Euro MP slams pollution threat on London’s congested roads
PUBLISHED: 20:22 16 July 2008 | UPDATED: 13:27 05 October 2010
A EURO-MP has slammed Government plans to delay meeting new EU air quality targets on London’s busy traffic routes. New figures show air pollution frequently exceeded current standards, claims London’s Green Party MEP Jean Lambert. But she fears the Government is seeking derogations’ from the EU Air Quality Directive instead of tackling the problem
A EURO-MP has slammed Government plans to delay meeting new EU air quality targets on London's busy traffic routes.
New figures show air pollution frequently exceeded current standards, claims London's Green Party MEP Jean Lambert.
But she fears the Government is seeking 'derogations' from the EU Air Quality Directive instead of tackling the problem.
"A thousand people die prematurely every year in London as a result of poor air quality," she says. "That's far more than die in traffic accidents.
"Air pollution is the invisible urban killer and the Government should be doing everything possible to clean up the air we breathe."
She adds: "It is imperative the Government commits fully with the new EU Air Quality Directive as early as possible."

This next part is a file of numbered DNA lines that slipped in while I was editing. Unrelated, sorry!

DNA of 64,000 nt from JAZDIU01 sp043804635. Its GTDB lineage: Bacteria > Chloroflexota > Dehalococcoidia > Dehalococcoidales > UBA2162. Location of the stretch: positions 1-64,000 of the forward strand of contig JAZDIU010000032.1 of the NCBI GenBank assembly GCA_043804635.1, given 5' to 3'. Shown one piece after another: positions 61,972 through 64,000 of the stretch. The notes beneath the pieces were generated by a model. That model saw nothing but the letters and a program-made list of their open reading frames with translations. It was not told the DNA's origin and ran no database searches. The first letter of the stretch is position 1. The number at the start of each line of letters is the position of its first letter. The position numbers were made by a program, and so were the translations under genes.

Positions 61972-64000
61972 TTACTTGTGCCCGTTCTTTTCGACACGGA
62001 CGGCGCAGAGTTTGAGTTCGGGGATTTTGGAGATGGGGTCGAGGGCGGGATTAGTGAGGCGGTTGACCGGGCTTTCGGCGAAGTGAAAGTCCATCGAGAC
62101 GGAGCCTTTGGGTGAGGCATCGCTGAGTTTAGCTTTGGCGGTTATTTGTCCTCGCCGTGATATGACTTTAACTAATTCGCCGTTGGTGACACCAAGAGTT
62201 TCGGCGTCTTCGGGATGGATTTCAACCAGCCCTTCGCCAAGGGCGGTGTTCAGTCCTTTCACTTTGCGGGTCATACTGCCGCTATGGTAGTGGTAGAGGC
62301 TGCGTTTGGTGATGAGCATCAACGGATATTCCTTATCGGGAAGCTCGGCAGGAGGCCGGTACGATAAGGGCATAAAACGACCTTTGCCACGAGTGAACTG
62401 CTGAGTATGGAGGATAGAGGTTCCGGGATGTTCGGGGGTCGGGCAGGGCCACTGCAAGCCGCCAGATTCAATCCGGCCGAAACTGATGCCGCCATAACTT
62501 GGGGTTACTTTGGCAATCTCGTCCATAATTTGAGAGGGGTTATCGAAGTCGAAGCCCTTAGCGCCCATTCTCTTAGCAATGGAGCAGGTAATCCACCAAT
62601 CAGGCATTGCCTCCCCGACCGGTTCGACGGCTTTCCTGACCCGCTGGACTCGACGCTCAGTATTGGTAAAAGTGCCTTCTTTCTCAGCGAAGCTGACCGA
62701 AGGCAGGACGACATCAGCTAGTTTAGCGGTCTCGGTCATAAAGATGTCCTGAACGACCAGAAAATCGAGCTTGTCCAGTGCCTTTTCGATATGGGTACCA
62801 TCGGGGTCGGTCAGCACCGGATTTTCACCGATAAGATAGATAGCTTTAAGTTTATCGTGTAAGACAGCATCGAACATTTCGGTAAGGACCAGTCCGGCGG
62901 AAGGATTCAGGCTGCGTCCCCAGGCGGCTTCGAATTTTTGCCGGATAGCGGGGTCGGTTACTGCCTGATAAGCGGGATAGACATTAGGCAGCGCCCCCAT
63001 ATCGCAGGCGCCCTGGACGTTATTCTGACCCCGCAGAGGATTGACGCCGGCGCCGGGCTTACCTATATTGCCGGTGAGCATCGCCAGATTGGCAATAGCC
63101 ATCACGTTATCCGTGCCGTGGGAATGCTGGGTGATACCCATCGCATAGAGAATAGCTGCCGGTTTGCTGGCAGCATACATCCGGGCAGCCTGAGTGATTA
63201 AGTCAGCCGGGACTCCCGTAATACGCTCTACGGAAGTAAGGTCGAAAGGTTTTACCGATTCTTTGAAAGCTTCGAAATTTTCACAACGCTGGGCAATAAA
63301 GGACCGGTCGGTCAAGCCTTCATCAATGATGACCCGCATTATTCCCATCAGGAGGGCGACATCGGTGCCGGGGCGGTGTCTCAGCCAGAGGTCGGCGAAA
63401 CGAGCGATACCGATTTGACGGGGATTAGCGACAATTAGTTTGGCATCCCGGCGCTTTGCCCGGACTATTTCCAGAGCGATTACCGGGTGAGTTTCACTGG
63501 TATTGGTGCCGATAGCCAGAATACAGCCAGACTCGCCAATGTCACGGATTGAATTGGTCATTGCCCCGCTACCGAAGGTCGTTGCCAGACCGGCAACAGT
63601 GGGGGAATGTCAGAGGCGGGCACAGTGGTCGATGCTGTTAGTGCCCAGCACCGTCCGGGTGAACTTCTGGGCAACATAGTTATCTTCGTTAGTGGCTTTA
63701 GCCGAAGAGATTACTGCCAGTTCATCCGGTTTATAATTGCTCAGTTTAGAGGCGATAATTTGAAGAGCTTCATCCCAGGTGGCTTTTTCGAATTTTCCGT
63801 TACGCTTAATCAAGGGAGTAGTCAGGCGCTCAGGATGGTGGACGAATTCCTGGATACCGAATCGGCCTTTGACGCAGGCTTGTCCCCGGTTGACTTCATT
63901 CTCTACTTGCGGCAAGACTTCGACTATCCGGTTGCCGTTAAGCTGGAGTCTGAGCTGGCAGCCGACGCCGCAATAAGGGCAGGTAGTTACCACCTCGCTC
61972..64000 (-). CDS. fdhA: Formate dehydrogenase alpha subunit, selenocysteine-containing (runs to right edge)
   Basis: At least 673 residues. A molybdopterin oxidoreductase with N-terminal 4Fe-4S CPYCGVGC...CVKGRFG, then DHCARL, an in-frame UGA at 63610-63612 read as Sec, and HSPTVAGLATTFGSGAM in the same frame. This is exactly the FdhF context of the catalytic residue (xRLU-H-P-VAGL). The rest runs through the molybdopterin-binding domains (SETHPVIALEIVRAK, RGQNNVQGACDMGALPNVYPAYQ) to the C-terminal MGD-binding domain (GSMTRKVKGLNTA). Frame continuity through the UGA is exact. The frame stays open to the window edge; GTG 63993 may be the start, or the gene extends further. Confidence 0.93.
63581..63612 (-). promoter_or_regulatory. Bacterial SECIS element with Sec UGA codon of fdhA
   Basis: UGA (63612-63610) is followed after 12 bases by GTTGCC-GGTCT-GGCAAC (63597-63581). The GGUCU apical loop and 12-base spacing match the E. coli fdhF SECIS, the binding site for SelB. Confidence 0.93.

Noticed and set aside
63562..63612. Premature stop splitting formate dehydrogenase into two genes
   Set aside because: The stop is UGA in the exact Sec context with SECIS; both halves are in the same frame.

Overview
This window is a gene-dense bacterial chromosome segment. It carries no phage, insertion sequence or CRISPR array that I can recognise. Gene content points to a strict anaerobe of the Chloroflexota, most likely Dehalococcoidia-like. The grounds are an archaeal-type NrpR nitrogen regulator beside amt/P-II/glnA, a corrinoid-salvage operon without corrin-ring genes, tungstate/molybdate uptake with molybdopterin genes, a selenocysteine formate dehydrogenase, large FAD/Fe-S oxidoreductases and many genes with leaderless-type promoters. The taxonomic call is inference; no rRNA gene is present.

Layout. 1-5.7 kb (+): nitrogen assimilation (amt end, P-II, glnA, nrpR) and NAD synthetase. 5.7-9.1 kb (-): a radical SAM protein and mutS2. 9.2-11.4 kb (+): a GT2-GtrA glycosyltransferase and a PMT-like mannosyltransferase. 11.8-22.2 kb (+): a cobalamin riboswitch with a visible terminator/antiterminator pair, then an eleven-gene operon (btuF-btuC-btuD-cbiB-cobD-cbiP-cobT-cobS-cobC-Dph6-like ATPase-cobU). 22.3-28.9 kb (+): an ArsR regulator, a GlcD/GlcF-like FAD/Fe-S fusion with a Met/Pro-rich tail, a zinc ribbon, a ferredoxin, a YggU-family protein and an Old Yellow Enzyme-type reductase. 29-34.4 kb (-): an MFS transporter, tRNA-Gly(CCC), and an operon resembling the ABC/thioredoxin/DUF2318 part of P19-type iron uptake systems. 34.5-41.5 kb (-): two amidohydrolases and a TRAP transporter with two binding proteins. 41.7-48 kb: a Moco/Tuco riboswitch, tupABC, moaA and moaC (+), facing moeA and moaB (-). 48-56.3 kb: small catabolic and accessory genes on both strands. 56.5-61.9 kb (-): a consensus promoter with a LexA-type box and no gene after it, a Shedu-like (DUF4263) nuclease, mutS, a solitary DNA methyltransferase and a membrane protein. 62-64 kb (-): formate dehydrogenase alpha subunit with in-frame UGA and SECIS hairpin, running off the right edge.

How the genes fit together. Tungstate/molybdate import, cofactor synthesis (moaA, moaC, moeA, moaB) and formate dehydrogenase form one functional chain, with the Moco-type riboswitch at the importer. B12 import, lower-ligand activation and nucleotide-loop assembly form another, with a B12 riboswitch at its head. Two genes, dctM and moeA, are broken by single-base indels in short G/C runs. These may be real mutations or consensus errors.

Lambert received confirmation this week from the Department for the Environment in Whitehall that Britain is likely to seek extended compliance deadlines.
The Directive which came in on June 11 requires reduced exposure to nitrogen dioxide in urban areas, with a limit of 40 ug/m3 to be achieved by January, 2010.
But member States can seek a five-year extension to the deadline.
A 'hit list' of 20 worst spots for pollution monitored in London puts the A23 Brixton-road in south London at the top, where the monitoring station recorded 221 ug/m3, nearly eight times the suggested level.
The 'top 20' list also includes three main roads in East London, the 12th worst being the A11 Mile End-road recording a 69 ug/m3 reading, nearly twice as high as that recommended by the EU Directive.
Close behind are the A12 Blackwall Tunnel Approach in Poplar, at 63 ug/m3, and the A501 Old Street roundabout at Shoreditch at 62 ug/m3.
All but one of the 47 London monitoring stations had levels of nitrogen dioxide, NO2, consistently exceeding current air quality standards.
The list of '20 worst London sites' so far in 2008 are:
1. LAMBETH: A23 Brixton-road, 221 ug/m3
2. CHELSEA: A3220 Earl's Court-road, 117 ug/m3
3. MARYLEBONE: A501 Baker-street/Marylebone-road junction, 108 ug/m3
4. KNIGHTSBRIDGE: A4 junction with Brompton-road, 105 ug/m3
5. CHELSEA: King's Road, 96 ug/m3
6. VAUXHALL: Vauxhall Cross A202 one-way system, 85 ug/m3
7. SOHO: Shaftesbury-avenue, 83 ug/m3
8. WALLINGTON: A23 Purley-way, 79 ug/m3
9. SWISS COTTAGE: A41 Finchley-road, 77 ug/m3
10. CHISWICK: High-road, 73 ug/m3
11. FULHAM: Broadway, 73 ug/m3
12. MILE END: A11 Mile End-road, 69 ug/m3
13. WESTCOMBE PARK: A102 Woolwich flyover, 69 ug/m3
14. NORTH FINCHLEY: A1000 Tally Ho Corner, 66 ug/m3
15. HOLLOWAY: A1 Holloway-road, 66 ug/m3
16. POPLAR: A12 Blackwall Tunnel Approach, 63 ug/m3
17. SHOREDITCH: A501 Old Street roundabout, 62 ug/m3
18. BRENTFORD: M4/A406 junction, 62 ug/m3
19. NEW CROSS: A20 Lewisham-way, 61 ug/m3
20. LAMBETH: Christchurch-road, 60 ug/m3
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